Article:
typically focus on specific power, but the power density can be as important or more important for portable electronics, especially when a certain form factor is required. Because power is a function of the current drawn from the system, the power is often defined as the maximum power that can be delivered by the system. Alternatively, power can be specified at the practical operating current of the source. The specific power and power density of batteries are typically measured with respect to their full, packaged system. Fuel cells and engines can be defined by the power and weight of their conversion system only or of the conversion system and fuel combination.
Specific energy and energy density are the energy per unit weight or volume of the system. The most common units for portable power devices are Wh/kg and Wh/L. The amount of energy that is generated by a system is affected by operating conditions, as discussed above, so there is often a practical range in the reported values of the specific energy and energy density of battery chemistries. For clarity, the specific energy of systems is often reported as a single value, but it should be understood that, in practice, a variation should be expected.
The weight and volume term for batteries is measured for the full packaged system, and that for fuel cells and batteries includes the conversion system, plus the fuel and fuel tank, and relevant auxiliary components. Note that a fuel cell or engine with no fuel has no energy, so to accurately estimate these terms the amount of fuel consumed over a period of time must be known. Furthermore, when determining the specific energy and energy density of a developmental power source, care should be taken to qualify exactly what is included in the weight and volume terms, as the developer will not want to be saddled in the future with unforeseen components that add to the weight and volume of the system and make it less attractive. Additional weight might also be necessary for ruggedizing systems for military use.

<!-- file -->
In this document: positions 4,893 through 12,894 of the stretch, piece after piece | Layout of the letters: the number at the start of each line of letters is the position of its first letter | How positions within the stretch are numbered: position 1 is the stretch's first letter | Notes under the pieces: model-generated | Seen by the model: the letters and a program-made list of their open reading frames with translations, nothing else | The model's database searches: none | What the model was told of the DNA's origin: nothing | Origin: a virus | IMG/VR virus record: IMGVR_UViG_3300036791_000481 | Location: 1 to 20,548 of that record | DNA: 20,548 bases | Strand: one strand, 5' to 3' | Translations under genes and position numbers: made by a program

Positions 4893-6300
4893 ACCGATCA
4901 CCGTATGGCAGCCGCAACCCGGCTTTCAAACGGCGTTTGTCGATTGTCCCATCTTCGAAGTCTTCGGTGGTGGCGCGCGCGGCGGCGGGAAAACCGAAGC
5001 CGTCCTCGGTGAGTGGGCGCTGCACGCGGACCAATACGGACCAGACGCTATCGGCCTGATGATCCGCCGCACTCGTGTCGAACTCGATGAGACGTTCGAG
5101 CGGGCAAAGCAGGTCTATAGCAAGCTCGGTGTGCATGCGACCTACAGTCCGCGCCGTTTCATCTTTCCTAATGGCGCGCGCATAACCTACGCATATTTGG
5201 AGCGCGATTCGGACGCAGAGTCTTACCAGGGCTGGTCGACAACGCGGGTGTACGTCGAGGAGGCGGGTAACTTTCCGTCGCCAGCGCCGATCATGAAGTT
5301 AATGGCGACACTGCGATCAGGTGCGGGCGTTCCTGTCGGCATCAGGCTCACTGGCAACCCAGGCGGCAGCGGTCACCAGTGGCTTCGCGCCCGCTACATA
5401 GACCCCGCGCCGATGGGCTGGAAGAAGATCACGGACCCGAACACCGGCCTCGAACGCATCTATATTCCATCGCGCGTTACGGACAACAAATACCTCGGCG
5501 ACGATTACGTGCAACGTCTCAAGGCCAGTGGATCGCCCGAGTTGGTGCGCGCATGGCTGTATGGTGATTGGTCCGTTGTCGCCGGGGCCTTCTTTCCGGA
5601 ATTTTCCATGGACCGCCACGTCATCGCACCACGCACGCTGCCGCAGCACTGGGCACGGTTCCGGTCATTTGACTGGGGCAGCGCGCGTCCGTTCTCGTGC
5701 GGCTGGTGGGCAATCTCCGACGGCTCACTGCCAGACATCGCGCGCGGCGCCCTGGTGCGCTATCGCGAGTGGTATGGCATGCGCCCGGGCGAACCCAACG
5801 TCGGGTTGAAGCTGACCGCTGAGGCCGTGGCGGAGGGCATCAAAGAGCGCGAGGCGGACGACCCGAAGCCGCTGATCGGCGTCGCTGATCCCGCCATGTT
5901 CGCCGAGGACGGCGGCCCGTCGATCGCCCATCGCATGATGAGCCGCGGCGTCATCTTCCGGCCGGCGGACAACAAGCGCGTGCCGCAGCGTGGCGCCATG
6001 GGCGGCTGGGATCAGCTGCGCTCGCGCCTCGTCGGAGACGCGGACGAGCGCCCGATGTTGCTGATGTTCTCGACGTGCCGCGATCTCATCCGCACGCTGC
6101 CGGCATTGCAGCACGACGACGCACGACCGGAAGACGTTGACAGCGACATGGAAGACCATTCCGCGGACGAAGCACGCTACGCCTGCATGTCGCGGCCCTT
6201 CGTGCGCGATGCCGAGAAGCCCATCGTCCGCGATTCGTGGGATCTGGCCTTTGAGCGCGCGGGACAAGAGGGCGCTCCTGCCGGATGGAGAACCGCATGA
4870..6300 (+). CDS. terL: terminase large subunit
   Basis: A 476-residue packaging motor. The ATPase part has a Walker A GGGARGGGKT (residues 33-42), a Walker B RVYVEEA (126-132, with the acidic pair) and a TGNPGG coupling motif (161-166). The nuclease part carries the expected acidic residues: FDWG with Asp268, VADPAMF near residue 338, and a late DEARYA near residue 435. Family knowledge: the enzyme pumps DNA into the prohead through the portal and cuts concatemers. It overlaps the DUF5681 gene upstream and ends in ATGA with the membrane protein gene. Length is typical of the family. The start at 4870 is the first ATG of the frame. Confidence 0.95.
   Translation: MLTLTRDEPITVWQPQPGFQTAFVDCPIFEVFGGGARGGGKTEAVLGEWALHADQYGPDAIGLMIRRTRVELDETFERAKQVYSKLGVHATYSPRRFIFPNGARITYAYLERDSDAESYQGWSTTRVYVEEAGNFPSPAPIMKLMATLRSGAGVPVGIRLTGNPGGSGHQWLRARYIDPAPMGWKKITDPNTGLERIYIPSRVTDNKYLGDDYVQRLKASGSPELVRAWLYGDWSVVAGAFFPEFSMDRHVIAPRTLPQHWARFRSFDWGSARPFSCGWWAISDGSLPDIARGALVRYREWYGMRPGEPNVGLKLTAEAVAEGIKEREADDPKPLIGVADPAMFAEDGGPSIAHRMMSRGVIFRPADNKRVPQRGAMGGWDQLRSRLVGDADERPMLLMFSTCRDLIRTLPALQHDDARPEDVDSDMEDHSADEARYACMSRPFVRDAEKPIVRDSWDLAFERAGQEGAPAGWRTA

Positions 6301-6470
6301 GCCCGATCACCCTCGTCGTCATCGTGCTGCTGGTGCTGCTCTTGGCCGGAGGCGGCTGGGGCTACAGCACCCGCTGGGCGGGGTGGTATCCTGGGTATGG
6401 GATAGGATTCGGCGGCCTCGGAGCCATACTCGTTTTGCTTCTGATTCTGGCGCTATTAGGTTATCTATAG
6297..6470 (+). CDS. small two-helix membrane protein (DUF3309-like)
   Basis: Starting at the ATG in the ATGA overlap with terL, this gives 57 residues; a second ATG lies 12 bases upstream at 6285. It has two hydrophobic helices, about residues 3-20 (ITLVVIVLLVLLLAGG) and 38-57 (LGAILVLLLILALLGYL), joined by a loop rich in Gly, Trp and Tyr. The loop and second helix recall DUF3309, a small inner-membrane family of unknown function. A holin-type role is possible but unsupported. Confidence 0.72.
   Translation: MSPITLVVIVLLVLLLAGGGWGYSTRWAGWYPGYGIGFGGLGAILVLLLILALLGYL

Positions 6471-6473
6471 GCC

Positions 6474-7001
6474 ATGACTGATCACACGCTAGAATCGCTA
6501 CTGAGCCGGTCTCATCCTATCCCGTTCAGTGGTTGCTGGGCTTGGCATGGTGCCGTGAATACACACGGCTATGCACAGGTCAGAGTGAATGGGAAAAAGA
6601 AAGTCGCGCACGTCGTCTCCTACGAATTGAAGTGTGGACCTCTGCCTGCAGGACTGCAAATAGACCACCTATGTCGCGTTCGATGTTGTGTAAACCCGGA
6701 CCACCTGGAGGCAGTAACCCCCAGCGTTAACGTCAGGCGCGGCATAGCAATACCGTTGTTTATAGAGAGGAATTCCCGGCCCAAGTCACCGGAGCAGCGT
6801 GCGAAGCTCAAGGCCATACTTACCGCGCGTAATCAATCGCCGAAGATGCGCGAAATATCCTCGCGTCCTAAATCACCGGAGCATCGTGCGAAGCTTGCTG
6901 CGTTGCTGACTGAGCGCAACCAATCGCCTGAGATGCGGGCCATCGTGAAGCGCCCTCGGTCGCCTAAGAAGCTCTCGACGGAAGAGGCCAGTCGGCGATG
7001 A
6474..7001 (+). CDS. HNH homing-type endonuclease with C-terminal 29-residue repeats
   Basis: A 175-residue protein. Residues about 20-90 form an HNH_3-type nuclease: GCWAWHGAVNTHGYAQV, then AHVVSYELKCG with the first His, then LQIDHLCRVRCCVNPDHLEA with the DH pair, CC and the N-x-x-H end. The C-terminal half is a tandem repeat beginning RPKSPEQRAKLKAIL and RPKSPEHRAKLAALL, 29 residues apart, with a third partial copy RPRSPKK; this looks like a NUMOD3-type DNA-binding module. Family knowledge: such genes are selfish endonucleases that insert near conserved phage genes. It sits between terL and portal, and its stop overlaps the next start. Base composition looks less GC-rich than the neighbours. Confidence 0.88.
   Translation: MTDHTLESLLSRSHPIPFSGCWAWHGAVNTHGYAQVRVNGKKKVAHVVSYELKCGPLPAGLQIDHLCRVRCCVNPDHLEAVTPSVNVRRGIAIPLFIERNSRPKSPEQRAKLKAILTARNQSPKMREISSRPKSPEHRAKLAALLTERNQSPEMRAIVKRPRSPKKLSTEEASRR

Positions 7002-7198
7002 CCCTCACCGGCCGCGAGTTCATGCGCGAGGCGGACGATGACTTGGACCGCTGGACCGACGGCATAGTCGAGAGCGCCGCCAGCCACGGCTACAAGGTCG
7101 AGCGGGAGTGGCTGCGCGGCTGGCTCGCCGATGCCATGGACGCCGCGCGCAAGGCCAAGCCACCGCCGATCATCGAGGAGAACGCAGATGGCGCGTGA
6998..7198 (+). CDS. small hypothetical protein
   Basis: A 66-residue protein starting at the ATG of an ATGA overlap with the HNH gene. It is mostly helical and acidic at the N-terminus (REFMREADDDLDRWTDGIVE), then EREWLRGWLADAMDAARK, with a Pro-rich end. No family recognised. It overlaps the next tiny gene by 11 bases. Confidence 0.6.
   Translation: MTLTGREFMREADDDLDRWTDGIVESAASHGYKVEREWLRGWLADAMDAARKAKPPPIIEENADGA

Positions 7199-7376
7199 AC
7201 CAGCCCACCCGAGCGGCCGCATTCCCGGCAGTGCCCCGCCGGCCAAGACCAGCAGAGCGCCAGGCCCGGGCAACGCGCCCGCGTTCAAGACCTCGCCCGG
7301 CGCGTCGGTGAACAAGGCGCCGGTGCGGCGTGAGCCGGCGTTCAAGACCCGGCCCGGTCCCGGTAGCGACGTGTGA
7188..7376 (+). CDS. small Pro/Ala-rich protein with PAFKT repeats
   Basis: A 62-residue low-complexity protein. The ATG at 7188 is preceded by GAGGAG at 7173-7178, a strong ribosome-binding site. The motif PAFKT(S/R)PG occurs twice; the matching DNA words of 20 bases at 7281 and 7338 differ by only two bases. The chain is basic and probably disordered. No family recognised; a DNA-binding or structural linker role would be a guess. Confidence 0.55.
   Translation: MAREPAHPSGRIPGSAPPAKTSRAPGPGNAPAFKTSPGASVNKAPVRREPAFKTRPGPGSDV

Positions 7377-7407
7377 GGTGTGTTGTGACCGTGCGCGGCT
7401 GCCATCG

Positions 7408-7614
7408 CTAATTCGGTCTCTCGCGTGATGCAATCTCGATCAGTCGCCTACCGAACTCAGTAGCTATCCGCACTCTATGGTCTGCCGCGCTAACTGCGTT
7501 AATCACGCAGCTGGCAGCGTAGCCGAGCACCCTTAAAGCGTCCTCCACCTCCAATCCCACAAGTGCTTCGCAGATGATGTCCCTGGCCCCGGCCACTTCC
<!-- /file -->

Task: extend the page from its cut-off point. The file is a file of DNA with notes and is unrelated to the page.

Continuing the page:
Classes of energy storage/conversion systems are frequently compared by plotting the log of specific power as a function of the log of specific energy—such a plot is referred to as a Ragone plot (pronounced rah-GO-knee). The technique is used to compare classes of technologies and chemistries and can also be used to show how specific power and energy interrelate for a given battery or energy converter/ fuel solution as it is discharged at different rates. Ragone plots are useful when trying to select a power source for high energy or high power. Figure C-2 shows an example of such a plot for several rechargeable batteries and an internal combustion engine. Note that the energy of a battery is inversely proportional to the power, so draining a battery quickly (at high current and, thus, high power) tends to lower the specific energy and draining it slowly (at low power) leads to higher energy densities. Care should be taken when evaluating batteries to discern whether the specific power and energy were determined at the same current, or whether they are the best-case scenario on the Ragone plot.
The efficiency, η, of an energy conversion or storage device is a function of both thermodynamics and engineering and determines the system energy and thermal signature. Systems can be described by either their thermal or electrical efficiency. The thermal efficiency, ηth, of an energy conversion device is defined as the amount of useful energy